Luckily, I’ve got a solution for that too. I’ve figured out the key ratios, times and temperatures required to make delicious oat milk in your own kitchen, even when you’re still waiting for your brain to power on.

Dissolving oat milk’s slimy reputation

I had a bit of an aha-moment during my experimentation, when I realised that beta amylase is doing most of the heavy lifting, and so the only temperature that matters for converting slime into sweetness is between 60 and 65°C (140 and 149°F). Even better, by avoiding the beta-glucanase temperature range, we can also keep the heart-healthy beta-glucan fibre intact.

As long as we hit the high end of that range and hold the temperature between half an hour and an hour, we’re looking good. Actually, I recommend aiming a little higher than the upper temperature, at around 67°C (152°F), to account for cooling as you prepare your ingredients.

All we need is a way to keep our concoction within the appropriate temperature range to fully activate our added enzymes without denaturing them. Most recipes call for complicated equipment to do this, like a dehydrator, a slow cooker, or a sous vide machine to maintain the right temperature, but all you really need is a vacuum flask. Yep, one of those things you keep your drinks warm or cool.

Guess what? You don’t even need a thermometer. If you stash some tap water in the fridge overnight, you can get the right temperature by mixing 2 parts boiling water to 1 part refrigerated water. For 1 litre of water, that’s about 320ml fridge water and 680ml boiling. Of course, you can use your preferred way of getting water to 67°C (153°F), but I like the simplicity of mixing it up. Works every time.

To grind or not to grind

Even better, if you mill your oat and barley in bulk and keep them fresh in a ziplock bag in the fridge or freezer, then you have powdered oat milk on hand. An occasional shake of your vacuum flask is all that’s required to combine your drink.

If you want to make your life even easier, you can opt to buy oat flour and malted barley powder and save yourself time milling. Just remember that barley’s super-power comes from its enzymes and it will retain its strength for longer as a whole grain rather than a powder.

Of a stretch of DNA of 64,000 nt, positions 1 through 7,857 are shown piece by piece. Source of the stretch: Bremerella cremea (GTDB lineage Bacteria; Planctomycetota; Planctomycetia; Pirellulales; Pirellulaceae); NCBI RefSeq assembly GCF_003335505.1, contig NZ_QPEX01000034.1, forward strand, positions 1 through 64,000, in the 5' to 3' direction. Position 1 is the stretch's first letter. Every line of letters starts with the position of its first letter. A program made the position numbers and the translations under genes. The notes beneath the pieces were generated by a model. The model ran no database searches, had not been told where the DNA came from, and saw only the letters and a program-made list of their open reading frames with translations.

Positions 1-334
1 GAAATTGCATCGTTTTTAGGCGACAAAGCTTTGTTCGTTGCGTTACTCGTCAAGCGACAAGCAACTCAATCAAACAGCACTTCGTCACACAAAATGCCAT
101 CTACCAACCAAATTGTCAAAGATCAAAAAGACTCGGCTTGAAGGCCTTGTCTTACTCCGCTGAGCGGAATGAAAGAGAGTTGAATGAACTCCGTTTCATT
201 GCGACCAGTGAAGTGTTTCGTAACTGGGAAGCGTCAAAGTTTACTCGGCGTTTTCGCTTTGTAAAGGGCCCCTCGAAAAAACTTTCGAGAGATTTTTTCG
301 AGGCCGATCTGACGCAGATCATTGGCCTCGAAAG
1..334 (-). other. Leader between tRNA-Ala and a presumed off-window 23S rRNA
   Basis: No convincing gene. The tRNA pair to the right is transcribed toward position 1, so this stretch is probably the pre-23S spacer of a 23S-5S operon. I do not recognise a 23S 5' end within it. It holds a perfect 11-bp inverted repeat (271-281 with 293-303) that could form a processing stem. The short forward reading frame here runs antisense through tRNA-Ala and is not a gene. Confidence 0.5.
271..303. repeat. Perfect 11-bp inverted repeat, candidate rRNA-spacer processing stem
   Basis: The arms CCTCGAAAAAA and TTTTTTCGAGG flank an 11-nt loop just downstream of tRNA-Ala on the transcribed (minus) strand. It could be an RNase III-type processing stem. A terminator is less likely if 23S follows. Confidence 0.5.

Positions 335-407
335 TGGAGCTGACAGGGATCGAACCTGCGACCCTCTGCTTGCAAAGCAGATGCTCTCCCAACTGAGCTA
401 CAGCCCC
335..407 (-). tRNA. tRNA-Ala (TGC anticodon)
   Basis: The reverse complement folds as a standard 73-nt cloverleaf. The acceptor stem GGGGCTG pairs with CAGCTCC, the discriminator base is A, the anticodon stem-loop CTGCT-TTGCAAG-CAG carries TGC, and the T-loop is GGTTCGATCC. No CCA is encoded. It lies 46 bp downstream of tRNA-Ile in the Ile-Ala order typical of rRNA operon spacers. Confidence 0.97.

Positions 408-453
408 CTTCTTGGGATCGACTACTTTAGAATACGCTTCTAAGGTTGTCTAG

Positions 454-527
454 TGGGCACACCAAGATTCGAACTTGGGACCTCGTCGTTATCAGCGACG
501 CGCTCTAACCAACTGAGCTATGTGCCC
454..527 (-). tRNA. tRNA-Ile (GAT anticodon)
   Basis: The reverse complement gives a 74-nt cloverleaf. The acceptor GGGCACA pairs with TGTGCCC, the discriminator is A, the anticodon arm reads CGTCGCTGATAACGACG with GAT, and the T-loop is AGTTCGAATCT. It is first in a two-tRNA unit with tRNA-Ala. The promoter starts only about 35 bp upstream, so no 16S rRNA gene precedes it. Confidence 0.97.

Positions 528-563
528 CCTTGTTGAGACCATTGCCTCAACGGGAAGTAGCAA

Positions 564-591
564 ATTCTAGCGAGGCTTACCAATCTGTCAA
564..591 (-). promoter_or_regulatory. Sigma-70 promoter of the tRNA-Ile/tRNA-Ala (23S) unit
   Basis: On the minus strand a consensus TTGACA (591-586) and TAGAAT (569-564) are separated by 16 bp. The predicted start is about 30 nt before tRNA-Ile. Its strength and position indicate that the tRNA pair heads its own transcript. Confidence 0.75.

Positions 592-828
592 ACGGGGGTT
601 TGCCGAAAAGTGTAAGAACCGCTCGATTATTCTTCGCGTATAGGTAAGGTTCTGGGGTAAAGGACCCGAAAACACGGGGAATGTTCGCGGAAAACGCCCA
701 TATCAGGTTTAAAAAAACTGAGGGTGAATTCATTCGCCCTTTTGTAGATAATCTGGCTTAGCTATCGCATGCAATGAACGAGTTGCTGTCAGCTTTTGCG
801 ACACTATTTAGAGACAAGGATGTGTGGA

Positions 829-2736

Once you’re done, you just have to strain the pulp from the milk and let it cool in a glass bottle or jar. If you want to stop the enzymes from doing any further work and extend the shelf life of your drink, you can boil the drink now. The great thing is, the oats have already avoided their gloopy end. They can hit that heat and live to tell the tale.

Malted barley and oat milk

Serves 8 Makes 1 litre Prep Time: 12 hours Cook Time: 1 hour 38 minutes Total Time: 13 hours 38 minutes
  1. 13 hours 38 minutes
    • Vacuum flask
    • 80 grams oat flour or processed rolled oats
    • 40 grams barley malt
    • 1 litre water at 67°C (153°F) 320ml refrigerated + 680ml boiling
    1. 12 hours
      Chill water If you don't have a temperature-controlled kettle or a food thermometer, then place half a litre of water into the fridge and leave it to chill for at least 12 hours.
    2. 5 minutes
      Bring water to temperature Combine 320ml of refrigerated water with 680ml of boiled water. Alternatively, heat water to 67°C (153°F) using a temperature-controlled kettle or a pot and a thermometer.
    3. 1 minute
      Combine all ingredients Vigorously stir the oat flour and malted barley into the heated water.
    4. 1 minute
      Pour into a vacuum flask Pour the mixture into a vacuum flask and seal it.
    5. 1 hour
      Let the enzymes work Set a timer for 30 minutes to 1 hour, and let the drink develop until the timer goes off. The longer you leave the drink, the sweeter it will get, so play around with shorter or longer times until you get a result that you like.
    6. 1 minute
      Strain out the milk Once the time has elapsed, open the vacuum flask and strain the liquid through a fine-meshed sieve into a glass bottle or jar for storage.
    7. 30 minutes
      Let it cool Wait for the drink to cool to room temperature before drinking it. Store it in the fridge and enjoy it for up to 5 days.